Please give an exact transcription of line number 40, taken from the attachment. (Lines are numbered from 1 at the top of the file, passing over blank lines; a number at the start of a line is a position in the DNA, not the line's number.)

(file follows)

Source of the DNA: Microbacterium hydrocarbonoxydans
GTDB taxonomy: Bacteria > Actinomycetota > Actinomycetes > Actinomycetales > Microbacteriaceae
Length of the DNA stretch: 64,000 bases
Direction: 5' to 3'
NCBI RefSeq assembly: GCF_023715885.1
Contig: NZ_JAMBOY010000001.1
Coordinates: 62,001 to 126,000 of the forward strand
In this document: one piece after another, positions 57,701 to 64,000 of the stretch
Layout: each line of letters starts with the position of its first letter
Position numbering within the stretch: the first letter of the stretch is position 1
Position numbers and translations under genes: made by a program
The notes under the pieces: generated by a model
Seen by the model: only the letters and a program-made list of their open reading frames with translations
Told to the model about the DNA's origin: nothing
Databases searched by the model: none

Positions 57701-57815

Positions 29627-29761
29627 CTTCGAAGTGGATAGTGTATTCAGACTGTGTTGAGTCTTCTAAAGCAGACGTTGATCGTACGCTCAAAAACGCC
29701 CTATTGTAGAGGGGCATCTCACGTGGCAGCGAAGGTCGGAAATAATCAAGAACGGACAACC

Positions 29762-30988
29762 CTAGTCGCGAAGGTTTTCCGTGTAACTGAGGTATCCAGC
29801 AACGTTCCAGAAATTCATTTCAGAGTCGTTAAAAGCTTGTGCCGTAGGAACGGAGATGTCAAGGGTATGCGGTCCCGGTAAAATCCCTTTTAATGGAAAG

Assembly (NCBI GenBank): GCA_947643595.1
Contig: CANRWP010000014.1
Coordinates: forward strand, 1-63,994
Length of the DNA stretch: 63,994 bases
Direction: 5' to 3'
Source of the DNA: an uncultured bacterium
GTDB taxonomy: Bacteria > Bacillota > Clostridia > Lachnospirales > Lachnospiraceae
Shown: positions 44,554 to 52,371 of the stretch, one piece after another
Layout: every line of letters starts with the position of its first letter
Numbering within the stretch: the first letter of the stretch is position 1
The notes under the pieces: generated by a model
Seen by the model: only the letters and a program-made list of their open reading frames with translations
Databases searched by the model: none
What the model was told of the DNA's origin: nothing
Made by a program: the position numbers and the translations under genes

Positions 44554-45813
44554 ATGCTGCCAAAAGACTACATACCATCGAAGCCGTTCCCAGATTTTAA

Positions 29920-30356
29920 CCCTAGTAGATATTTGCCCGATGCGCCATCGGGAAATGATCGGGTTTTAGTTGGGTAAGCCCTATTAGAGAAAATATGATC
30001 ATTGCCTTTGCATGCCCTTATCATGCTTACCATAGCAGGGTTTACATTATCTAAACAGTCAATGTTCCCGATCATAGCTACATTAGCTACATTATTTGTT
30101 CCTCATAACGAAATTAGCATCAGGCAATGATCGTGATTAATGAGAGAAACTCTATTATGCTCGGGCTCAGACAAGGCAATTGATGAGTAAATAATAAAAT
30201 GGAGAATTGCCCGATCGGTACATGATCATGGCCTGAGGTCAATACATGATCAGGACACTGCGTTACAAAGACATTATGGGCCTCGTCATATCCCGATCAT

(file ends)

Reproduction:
Positions 29920-30356